How Minister Pradhan can leverage a crude oil rally

Richa Mishra New Delhi | Updated on January 17, 2018 Published on January 17, 2018

Petroleum Ministry launches OALP bids today; how well they are received by players is contingent on several factors

A spike in crude oil prices, which could put Finance Minister Arun Jaitley at a disadvantage as he prepares for his Union Budget, but may prove to be an advantage for Dhamendra Pradhan, Minister for Petroleum and Natural Gas.

On Thursday, Pradhan and his team will launch bids under the Open Acreage Licensing Programme (OALP) that allows players in the upstream space to carve out their own areas for exploration and production (E&P) and place bids. On offer are 46 onland blocks, eight shallow water blocks and one deepwater block.

Typically, when oil prices are high, the appetite for companies to go into the E&P business goes up. It is in this backdrop that expectations are running high that India’s hydrocarbons hunt space, which has been lying subdued, may see some activity.

Whether Pradhan and his team will get the deliverables or not, only days to come will show.

Positive undercurrents

Ajay Arora, Partner and National Leader - M&A, EY, sees OALP as an opportunity to create interest among hydrocarbons explorers and producers, as there are positive undercurrents.

“The players have a better opportunity to evaluate and assess data in a more structured manner. Oil prices are also giving positive signals and, finally, E&P has not seen much action for a while, so this will test the appetite of the players,” he said.

OALP was launched on June 28, 2017, under the Hydrocarbon Exploration Licensing Policy (HELP) based on a revenue-sharing model with pricing and marketing freedom.

The programme means the end of the story for the New Exploration Licensing Policy, which has been in existence till now.

“India is offering a very good model revenue sharing contract. But the question is with how much confidence we have been able to market it. January 18 will be the test,” said Sunjoy Joshi, Chairman, Observer Research Foundation.

New open culture

Echoing a similar sentiment, energy expert Narendra Taneja said: “This auction under HELP will usher in a new era in India’s E&P life. It is, however, important that a new open culture is also shepherded in across all E&P spectrums to make the new move a success.

The open acreage will attract players who are confident of their experience, expertise and technology. The scheme is best suited for them.” An expression of interest (EoI) submission portal for OALP was open from July 1 to November 15 last year for the first round. EoIs were sought under two categories — petroleum operation contract (POC) and reconnaissance contract (RC).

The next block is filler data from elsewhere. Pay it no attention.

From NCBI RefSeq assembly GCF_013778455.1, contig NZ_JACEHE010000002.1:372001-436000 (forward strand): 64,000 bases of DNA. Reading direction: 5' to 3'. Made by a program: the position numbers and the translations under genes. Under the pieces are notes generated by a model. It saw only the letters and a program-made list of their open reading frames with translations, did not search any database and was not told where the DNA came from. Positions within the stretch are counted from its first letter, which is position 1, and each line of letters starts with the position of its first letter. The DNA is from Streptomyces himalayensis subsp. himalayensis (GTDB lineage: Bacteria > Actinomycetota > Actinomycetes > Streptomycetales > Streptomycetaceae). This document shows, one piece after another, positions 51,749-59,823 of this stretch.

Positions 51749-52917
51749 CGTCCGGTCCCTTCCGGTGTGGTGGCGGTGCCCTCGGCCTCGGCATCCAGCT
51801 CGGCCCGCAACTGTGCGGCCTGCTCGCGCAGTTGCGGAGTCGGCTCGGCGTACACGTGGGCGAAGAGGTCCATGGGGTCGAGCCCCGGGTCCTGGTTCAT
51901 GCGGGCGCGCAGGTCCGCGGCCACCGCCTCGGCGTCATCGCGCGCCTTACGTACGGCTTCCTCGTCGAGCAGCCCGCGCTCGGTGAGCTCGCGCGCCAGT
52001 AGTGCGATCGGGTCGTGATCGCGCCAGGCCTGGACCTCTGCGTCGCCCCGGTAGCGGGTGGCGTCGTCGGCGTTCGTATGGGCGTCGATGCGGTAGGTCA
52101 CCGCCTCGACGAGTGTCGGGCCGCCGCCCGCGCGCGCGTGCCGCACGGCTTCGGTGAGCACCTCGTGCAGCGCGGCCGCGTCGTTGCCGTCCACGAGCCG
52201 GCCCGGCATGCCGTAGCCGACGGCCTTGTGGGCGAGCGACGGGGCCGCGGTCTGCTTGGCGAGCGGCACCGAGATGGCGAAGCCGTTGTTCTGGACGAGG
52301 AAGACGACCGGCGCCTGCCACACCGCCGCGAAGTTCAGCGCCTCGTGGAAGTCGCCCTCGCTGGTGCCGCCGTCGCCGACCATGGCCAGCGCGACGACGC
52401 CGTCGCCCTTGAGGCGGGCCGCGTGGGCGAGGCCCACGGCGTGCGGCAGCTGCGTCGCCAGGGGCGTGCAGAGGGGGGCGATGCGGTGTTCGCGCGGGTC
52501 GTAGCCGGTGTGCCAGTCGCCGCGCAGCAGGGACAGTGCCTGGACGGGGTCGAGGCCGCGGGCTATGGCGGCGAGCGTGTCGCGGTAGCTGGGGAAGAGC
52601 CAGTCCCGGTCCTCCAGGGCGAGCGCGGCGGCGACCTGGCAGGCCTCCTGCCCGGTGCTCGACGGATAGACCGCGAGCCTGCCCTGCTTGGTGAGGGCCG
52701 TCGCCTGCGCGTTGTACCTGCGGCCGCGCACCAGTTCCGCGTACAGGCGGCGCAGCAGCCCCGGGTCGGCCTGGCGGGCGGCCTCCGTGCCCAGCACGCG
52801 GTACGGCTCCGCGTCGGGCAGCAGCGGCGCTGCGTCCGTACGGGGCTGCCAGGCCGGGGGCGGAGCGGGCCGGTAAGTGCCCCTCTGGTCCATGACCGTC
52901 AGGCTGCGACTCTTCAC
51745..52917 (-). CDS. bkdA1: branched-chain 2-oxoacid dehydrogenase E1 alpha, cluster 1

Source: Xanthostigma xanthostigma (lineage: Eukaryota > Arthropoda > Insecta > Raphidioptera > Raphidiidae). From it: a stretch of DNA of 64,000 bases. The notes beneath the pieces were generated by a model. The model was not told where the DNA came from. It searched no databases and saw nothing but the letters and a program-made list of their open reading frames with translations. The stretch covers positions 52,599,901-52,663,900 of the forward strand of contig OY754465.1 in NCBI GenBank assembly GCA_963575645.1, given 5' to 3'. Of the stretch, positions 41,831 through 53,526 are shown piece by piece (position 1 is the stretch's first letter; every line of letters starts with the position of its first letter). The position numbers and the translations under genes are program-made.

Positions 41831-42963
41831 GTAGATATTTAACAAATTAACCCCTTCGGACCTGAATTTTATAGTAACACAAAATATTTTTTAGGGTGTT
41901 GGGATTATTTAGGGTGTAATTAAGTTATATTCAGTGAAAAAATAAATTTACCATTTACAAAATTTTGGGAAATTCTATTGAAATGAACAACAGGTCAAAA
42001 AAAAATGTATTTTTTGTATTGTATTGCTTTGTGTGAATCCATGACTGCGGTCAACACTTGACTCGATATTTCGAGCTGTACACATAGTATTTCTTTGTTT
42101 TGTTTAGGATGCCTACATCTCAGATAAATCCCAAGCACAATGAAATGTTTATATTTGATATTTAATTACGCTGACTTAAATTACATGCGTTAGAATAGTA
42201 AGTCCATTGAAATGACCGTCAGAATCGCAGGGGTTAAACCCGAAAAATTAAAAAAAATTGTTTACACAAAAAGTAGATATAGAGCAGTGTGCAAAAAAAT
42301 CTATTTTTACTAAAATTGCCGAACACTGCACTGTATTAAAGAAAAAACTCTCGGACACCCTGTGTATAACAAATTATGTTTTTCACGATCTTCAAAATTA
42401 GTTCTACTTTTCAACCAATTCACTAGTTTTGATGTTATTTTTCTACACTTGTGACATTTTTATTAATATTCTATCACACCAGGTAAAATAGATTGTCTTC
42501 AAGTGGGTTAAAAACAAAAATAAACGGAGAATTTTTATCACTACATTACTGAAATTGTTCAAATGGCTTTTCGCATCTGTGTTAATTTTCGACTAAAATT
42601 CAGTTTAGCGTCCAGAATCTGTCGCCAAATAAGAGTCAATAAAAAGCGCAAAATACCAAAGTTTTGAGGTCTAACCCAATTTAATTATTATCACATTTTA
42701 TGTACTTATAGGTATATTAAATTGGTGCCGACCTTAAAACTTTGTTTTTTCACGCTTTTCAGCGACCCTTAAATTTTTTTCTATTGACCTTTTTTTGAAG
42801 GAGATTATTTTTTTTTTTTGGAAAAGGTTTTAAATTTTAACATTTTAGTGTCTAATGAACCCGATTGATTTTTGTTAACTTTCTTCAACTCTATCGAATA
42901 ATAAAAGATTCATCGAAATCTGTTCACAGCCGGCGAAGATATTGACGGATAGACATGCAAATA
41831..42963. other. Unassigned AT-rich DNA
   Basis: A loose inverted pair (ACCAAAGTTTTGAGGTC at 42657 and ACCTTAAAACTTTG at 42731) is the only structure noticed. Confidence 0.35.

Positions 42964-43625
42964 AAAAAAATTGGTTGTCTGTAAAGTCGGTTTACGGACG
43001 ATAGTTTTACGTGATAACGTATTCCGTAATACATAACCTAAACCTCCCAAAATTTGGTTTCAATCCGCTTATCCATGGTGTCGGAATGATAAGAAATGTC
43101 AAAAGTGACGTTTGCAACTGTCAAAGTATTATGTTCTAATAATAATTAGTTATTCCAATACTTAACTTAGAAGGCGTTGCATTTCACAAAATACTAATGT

The POC allows a full range of exploration, development and production, while the RC allows only exploration with a two-year term that comes with a provision for a one-year extension.

OALP is an ongoing process — even as the Centre sets out to close the first round by May, EoIs for the second round are going on. In the first round, 57 EoIs were received under the POC category, mostly from domestic players.

According to the Directorate General of Hydrocarbons, 55 EoIs with 59,282 sq km area have been finalised to be put up for bidding spread over 10 sedimentary basins — Mumbai basin (2 blocks), Cambay basin (11), Rajasthan basin (9), Assam Arakan basin (19), Kutch basin (2), Krishna Godavari basin (5), Cauvery basin (3), Ganga valley (1) and Himalayan Foreland basin (1).

Regulatory changes

Former ONGC Chairman RS Sharma said the government has been wanting to unlock the exploration sector, but the regulatory regime needs to be more attractive to inspire investments. There is also a need for an impartial regulator, he said.

“We cannot afford to adopt an approach like oil rich countries. We have to be more persuasive, give more comfort to an investor as well as extend more fiscal incentives. Remember, E&P is not a revenue generating activity, so services for exploration activity should be totally tax exempt,” he added.

Public policy commentator Aashish Chandorkar said: “The 55 oil blocks which have a valid EoI cover almost 60,000 sq km. So the interest is significant.”

However, most of the EoIs have come from ONGC and Cairn, so one can’t be quite sure if new bidders can be added for many blocks, he pointed out.

“But even if the government eventually allots 20,000-25,000 sq km, that will be good. It will still mark a good improvement over the current 1,02,000 sq km area under exploration. It would also be a test case for HELP, the new policy. The government can use this to change conditions,” he observed.

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Published on January 17, 2018
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